Summer 2018 - PHIL 343 D100

Philosophy of Mind (3)

Class Number: 4641

Delivery Method: In Person


  • Course Times + Location:

    Tu 1:30 PM – 2:20 PM
    WMC 2507, Burnaby

    Th 12:30 PM – 2:20 PM
    WMC 3255, Burnaby

  • Prerequisites:

    Either one of: PHIL 201 or 203; or both of PHIL 100W (or equivalent) and COGS 200.



A study of theories of the mind, consciousness, and human action.


“It requires a very unusual mind to undertake the analysis of the obvious.”
                                                                                                   Alfred North Whitehead

The subject matter of this course is not all “obvious”, but surely you think (or thought prior to taking some philosophy) that you know the workings of your own mind, at least quite a lot of the time, that other humans have minds in much the way you do, and that some of your actions are the result of some of your beliefs.  But what is a “mind”?  To avoid the impression that a mind is an object of some sort, perhaps a better question is what makes a state a mental state?  What is the relationship between mental states and physical states (the mind/body problem)?  What sorts of things can “have” mental states?  How do we account for the intentionality (the “aboutness,” if you will) of some (all?) mental states?  Are any mental states causally efficacious, and if so, how?  What is consciousness and can we (and if so, how might we) explain it?  Deliciously, not one of these questions has a fully-agreed-upon answer.  We will aim for a critical overview of some of the main contemporary contenders.


  • Participation (15% for emailed study questions, 5% for in-class contributions—details in the first week) 20%
  • First paper 25%
  • Midterm (in-class late in the term—details in the first week) 25%
  • Second paper 30%


Written work for this course will be submitted via Turnitin, a third party service licensed for use by SFU. Turnitin is used for originality checking to help detect plagiarism. Students will be required to create an account with Turnitin, and to submit their work via that account, on the terms stipulated in the agreement between the student and Turnitin. This agreement includes the retention of the submitted work as part of the Turnitin database. Any student with a concern about using the Turnitin service may opt to use an anonymous identity in their interactions with Turnitin. Students who do not intend to use Turnitin in the standard manner must notify the instructor at least two weeks in advance of any submission deadline. In particular, it is the responsibility of any student using the anonymous option (i.e. false name and temporary e-mail address created for the purpose) to inform the instructor such that the instructor can match up the anonymous identity with the student.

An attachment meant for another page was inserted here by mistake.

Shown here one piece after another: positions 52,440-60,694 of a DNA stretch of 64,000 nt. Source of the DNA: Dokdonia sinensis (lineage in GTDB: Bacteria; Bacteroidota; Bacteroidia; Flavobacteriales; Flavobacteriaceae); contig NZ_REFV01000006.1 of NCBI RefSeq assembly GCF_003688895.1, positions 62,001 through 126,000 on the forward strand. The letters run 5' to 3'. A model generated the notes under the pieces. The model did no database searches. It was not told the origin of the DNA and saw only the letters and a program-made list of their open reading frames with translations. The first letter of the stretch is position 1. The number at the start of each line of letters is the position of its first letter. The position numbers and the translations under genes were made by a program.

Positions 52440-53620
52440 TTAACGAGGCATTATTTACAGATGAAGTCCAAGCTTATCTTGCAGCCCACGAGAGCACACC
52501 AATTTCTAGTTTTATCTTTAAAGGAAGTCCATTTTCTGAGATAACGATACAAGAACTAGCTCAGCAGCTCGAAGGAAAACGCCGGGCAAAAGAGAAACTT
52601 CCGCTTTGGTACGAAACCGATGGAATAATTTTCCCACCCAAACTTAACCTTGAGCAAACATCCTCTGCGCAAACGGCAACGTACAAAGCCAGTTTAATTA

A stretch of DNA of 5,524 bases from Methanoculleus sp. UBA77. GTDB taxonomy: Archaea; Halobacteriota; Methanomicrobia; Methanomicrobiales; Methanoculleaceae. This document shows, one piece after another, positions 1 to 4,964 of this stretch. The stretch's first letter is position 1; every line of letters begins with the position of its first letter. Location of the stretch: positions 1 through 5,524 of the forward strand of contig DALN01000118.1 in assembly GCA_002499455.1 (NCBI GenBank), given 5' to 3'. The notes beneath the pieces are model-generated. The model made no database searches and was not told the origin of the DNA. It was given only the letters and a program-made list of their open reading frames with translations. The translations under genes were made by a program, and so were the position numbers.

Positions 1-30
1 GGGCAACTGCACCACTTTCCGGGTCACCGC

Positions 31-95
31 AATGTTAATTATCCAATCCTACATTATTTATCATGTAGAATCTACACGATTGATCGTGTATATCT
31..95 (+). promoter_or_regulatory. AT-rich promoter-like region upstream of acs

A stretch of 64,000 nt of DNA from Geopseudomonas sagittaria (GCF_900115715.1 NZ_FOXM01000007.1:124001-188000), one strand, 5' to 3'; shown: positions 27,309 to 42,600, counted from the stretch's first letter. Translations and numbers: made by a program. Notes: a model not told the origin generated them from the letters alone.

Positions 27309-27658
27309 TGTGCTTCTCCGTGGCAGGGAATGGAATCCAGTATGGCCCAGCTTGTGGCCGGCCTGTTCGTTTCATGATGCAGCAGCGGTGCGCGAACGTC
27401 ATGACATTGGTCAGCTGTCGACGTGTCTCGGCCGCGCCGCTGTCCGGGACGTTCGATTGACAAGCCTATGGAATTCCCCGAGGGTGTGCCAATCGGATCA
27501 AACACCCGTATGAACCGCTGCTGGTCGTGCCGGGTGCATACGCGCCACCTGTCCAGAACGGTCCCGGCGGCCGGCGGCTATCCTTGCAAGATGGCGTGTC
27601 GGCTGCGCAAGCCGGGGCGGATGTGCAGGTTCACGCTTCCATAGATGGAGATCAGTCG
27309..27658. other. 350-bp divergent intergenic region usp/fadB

All required material will be available on-line.

The text is Philosophy of Mind. 3rd edition. Jaegwon Kim, Westview Press, 2011, ISBN 978-0-8133-4458-4.  The BookStore will not be stocking it, as it is available for free via the Library:  But if you find hardcopy more convenient (and don’t want to print up a bunch of pdfs), you can probably order it on-line quite cheaply.

The other required readings will be available as pdfs on-line (password-protected, so only for registered students) via the class website.  This is much cheaper for you than a hardcopy anthology, though (i) you don’t get a cool hefty book for your shelf, (ii) you don’t get to flip through fascinating but unassigned articles, and (iii) you must exercise due diligence in accessing the readings and (if you’re like me) printing them up. 


Writing Philosophy: A Guide for Canadian Students, 2nd edition.  Lewis Vaughn and Jillian Scott McIntosh, Oxford University Press, 2012, ISBN 978-0-19-544674-6
This book will be particularly useful if you are relatively new to writing philosophy papers.  If you’re an old hand, then not so much.  Flip through it and decide.

Department Undergraduate Notes:

Thinking of a Philosophy Major or Minor? The Concentration in Law and Philosophy? The Certificate in Ethics? The Philosophy and Methodology of Science Certificate?
Contact the PHIL Advisor at   More details on our website: SFU Philosophy

Registrar Notes:

SFU’s Academic Integrity web site is filled with information on what is meant by academic dishonesty, where you can find resources to help with your studies and the consequences of cheating.  Check out the site for more information and videos that help explain the issues in plain English.

Each student is responsible for his or her conduct as it affects the University community.  Academic dishonesty, in whatever form, is ultimately destructive of the values of the University. Furthermore, it is unfair and discouraging to the majority of students who pursue their studies honestly. Scholarly integrity is required of all members of the University.